The Cabral Chicken Farm

10 02 2010

My Mom Alice was raised on a chicken ranch in Carmichael – 2017 Gunn Road.  Imagine the area near Fair Oaks Boulevard and Arden Way in the 1930’s and 40’s – acres of empty land except for farm houses and their outlying buildings.

This is was no backyard chicken operation – full-on egg production as well as selling live chickens.  Each week her father Antonio traveled to the Poultry Producers Association near Oak Avenue and Auburn Boulevard.  There he would drop off multiple-layered cardboard cases of fresh eggs that he had carefully weighed, graded small, medium, or large, and checked each egg with backlighting to be sure each egg was suitable for sale.  The Asian owners of a company located on Second Street in “Old Sacramento” came to the chicken ranch to purchase my grandfather’s live chickens.

Often my Mom and her three brothers John, Tony, and Joe, would accompany their father into “town” to sell their eggs to two Portuguese grocery stores.  Friends and relatives also received eggs from the Cabral chicken ranch.  The trips into town wouldn’t be complete without a stop at the Buffalo Brewery to pick up a case of bottled beer for the week.  And my grandfather would sometimes stop at Old Ironsides for a bit of refreshment before heading back to Carmichael.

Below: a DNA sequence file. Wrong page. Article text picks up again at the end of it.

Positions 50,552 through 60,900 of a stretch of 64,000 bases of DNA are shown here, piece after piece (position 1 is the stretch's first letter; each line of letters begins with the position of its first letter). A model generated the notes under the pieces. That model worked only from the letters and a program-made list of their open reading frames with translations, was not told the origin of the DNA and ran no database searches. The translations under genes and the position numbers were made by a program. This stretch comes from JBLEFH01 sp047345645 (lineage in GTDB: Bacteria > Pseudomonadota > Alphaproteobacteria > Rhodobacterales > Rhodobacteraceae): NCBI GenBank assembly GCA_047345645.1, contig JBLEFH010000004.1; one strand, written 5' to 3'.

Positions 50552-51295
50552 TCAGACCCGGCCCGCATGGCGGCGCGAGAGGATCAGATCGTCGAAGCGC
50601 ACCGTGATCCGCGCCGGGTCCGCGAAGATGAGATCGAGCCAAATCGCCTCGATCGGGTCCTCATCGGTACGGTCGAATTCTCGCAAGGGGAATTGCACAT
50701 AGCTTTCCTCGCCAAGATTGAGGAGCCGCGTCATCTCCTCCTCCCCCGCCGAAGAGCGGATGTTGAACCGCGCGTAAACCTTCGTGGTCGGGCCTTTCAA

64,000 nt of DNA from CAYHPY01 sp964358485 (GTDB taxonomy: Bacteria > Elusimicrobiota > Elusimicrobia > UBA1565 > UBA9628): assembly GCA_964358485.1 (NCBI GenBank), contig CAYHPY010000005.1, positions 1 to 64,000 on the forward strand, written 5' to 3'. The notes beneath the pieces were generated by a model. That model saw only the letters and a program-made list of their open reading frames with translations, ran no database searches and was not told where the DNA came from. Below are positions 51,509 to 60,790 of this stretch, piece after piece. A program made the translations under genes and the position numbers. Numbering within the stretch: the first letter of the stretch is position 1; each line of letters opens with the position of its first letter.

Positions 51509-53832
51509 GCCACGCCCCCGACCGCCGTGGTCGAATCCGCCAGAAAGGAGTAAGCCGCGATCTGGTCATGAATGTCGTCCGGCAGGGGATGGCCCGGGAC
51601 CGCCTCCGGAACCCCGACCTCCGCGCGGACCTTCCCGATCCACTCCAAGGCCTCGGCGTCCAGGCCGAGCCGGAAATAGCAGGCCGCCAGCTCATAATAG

My Mom has many stories about her life on the chicken ranch.  But here’s the one I’m fondest of.  During the depths of the Great Depression, my grandmother Adelina (my Vóvó) would prepare a Sunday dinner for whoever stopped by.  Freshly slaughtered chickens, eggs collected that morning, and a bounty of vegetables from their garden would feed their friends and relatives who needed a little help getting by.  My grandmother and grandfather were blessed with food and it just made sense to share it.

I’m working with CLUCK to change Sacramento’s city code to allow backyard chickens.  I want to raise hens in my backyard for their eggs.  I want to have a small front yard garden (well actually I do already, and the onions and garlic are growing nicely in the warmer weather!).  And I want to have a little extra to share.  It just makes sense.  Susan Ballew 




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